Mon | Oct 2, 2023

Shonel Dwyer | Decoding hurricanes in the Caribbean

Unravelling the 2023 season: A tale of uncertainty and complexity

Published:Sunday | September 3, 2023 | 12:07 AM
Vehicles cross over a flood-control basin that has almost reached the street, in Palm Desert, California.
Vehicles cross over a flood-control basin that has almost reached the street, in Palm Desert, California.
Shonel Dwyer
Shonel Dwyer
An avocado vendor works in a street flooded by rain brought by Hurricane Idalia in Havana, Cuba, early Tuesday, August 29.
An avocado vendor works in a street flooded by rain brought by Hurricane Idalia in Havana, Cuba, early Tuesday, August 29.

Looking ahead to the rest of the 2023 Atlantic hurricane season, forecasters have revised their predictions to indicate a more active season than originally expected, even with a strengthening El Niño in play.

The current forecast points to a potential of 21 named storms, with up to 11 of them possibly developing into hurricanes, exceeding the usual yearly averages. Yet, the influence of climate change adds a level of uncertainty to these projections, creating a complex puzzle to unravel.


1. The warm embrace of the Atlantic is essential to forming hurricanes is the warmth of the Atlantic Ocean. Recent months have witnessed exceptionally high sea surface temperatures (SSTs), breaking records for this time of year. These elevated SSTs, perhaps intensified by climate change, supply the energy necessary for tropical waves to grow into strong hurricanes. These warm waters serve as the starting point for cyclonic activity.

One of the captivating interplays within this narrative is how warm waters of the Atlantic interact with tropical waves coming off the coast of Africa. These waves, with their low-pressure centres, act as dynamic centres of convergence.

Guided by the gentle trade winds, they travel across the tropical Atlantic into the Caribbean, carrying clusters of clouds and showers as they journey across the vast expanse of warm Atlantic Ocean. “These waves, with their own intrinsic rhythm (i.e. they are produced every three to seven days), are important contributors to the Caribbean rainy season,” said Professor Michael Taylor. Warm oceans nurture the evolution of these waves into potential hurricanes, acting as a vital catalyst in the atmospheric processes that might eventually lead to massive convectional developments, such as cyclones/hurricanes.

2. The shear factor. In the context of hurricane development, the role of wind shear becomes a crucial factor. When upper-level winds, like jet streams, and lower-level winds, such as trade winds, align smoothly, it creates conditions favourable for hurricanes to grow. This alignment enables the storm system to organise vertically and strengthen. On the other hand, high wind shear, marked by differing wind directions of upper-level and lower-level winds, exerts a disruptive influence on developing hurricanes. This misalignment can tilt the storm’s structure and hinder its upward growth, limiting its ability to intensify.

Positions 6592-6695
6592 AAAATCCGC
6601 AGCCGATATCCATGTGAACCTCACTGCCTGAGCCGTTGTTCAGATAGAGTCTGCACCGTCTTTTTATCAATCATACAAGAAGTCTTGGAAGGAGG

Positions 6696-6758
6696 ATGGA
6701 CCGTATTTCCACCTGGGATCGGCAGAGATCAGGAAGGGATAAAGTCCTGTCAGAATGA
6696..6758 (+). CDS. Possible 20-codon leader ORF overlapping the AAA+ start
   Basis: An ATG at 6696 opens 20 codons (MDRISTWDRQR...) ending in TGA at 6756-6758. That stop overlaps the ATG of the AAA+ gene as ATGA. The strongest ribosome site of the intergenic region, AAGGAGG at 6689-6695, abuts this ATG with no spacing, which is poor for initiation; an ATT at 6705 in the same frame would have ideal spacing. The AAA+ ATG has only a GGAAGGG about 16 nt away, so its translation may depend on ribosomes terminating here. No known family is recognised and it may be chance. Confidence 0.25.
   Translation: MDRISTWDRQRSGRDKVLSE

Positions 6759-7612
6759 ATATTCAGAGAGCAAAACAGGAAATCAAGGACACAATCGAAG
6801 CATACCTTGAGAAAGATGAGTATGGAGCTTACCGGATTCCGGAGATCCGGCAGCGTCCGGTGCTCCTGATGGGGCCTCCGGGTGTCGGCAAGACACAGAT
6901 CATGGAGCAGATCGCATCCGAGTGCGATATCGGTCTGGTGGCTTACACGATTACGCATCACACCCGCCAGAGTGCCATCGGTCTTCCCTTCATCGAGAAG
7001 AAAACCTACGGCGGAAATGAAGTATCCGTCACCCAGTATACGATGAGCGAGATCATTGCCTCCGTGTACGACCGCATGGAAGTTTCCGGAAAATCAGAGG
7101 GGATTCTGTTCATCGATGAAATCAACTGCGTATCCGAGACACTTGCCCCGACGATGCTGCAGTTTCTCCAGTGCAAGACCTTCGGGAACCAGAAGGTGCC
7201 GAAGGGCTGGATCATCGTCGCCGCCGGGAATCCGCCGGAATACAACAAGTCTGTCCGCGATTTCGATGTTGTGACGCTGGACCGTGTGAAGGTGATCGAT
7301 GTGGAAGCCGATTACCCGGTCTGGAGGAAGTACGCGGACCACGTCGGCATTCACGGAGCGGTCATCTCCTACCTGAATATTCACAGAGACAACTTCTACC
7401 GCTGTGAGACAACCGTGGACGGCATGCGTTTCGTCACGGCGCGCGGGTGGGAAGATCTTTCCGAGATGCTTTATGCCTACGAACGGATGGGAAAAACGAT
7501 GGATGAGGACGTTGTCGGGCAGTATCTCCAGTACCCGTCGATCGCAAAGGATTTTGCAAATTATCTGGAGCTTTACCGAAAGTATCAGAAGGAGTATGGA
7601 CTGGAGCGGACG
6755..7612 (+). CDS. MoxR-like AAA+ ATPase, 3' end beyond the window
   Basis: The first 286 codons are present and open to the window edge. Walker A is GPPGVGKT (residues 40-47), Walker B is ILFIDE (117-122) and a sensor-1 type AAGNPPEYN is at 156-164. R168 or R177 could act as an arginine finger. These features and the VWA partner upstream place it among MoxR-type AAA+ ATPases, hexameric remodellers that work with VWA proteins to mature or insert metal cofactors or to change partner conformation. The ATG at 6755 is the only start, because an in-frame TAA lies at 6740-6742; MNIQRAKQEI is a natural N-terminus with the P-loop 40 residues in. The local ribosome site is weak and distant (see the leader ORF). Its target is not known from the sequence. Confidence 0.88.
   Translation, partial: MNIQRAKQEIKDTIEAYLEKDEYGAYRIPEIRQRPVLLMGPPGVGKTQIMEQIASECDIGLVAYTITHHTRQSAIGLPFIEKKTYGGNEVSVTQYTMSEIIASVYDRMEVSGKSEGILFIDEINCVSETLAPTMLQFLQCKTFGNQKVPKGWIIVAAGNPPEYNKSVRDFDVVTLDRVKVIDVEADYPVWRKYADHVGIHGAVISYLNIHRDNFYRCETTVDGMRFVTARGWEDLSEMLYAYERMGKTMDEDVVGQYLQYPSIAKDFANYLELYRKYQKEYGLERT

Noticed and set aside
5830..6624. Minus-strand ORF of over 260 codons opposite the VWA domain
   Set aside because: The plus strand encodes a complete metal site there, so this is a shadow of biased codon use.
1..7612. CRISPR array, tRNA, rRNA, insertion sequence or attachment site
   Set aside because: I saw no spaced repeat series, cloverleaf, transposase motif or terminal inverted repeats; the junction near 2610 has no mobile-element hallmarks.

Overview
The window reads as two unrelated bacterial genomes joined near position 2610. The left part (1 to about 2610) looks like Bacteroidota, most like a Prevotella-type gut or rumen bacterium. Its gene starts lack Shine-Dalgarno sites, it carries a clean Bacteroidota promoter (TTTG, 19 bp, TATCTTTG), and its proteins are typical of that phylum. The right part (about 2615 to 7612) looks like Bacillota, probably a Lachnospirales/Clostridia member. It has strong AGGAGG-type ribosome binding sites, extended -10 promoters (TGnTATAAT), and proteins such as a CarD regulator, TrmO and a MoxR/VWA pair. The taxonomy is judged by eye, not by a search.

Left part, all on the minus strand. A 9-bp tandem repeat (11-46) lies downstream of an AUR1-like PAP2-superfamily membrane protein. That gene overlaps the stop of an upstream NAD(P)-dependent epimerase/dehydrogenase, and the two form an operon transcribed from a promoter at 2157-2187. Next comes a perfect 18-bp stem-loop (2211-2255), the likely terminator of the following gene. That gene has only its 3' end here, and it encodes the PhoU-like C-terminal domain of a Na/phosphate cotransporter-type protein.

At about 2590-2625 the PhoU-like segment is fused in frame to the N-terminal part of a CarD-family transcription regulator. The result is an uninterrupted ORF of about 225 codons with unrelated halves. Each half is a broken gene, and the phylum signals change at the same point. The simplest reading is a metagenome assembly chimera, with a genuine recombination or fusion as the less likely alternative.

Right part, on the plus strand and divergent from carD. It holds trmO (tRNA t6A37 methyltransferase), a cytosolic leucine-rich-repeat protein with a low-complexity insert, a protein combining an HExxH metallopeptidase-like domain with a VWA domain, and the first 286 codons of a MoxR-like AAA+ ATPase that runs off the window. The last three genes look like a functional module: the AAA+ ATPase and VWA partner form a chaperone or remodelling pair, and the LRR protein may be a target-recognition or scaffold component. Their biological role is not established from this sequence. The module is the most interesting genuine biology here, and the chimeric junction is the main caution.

El Niño-southern oscillation (ENSO) phases and wind shear

El Niño, characterised by elevated sea surface temperatures in the equatorial Pacific, frequently catalyses an escalation of wind shear over the Atlantic and quiets the Caribbean region. This augmented shear, effectively discourages the progression of hurricanes, impeding the harmonisation/alignment of major storm systems. However, Professor Michael Taylor postulates that this relationship isn’t entirely certain, particularly in light of the languid emergence of the 2023 El Niño. As a result, the customary modulation of wind shear engendered by the climatic oscillation of the El Niño might not necessarily abate the formation and intensification of hurricanes. This uncertainty contributes to the updated prediction of a more active hurricane season.


Enter the Saharan Air Layer (SAL), a plume of dust from the Sahara Desert that might also influence cloud formation and thunderstorm activity. This dust plume carries significantly less moisture than normal, which can impede convection and the formation of the cloud types necessary for storm development. When a tropical wave encounters the SAL, several interactions take place. The airborne dust mass depletes the moisture from the tropical wave, and inhibits convection (the upward movement of air within the tropical wave), thus creating a more stable atmospheric environment. This stability can hamper the intensification of the tropical wave into a stronger disturbance.


As we progress through the latter part of the 2023 hurricane season (i.e. until November), a myriad of factors keep forecasters and scientists on their toes. The pace of development of El Niño, the intricate interplay with unprecedented warm Atlantic waters, and the disruptive force of the ‘dry’ SAL all combine to create a captivating and unpredictable drama.

As we navigate the tempestuous waters of hurricane predictions, it becomes evident that no single element can fully determine the outcome of the season. With each factor adding its own layer of complexity, the dance of hurricanes in the Caribbean remains an intricate and mesmerizing spectacle that continues to baffle and amaze scientists and observers alike. Let’s also note that while El Niño might be good for tearing apart hurricanes, we may lose convective development altogether and not have enough rainfall.

Shonel Dwyer is senior technology officer at National Commission on Science and Technology (NCST). She is a geologist who has worked as a specialist in natural/water resources management and the local oil and gas sector. Send feedback to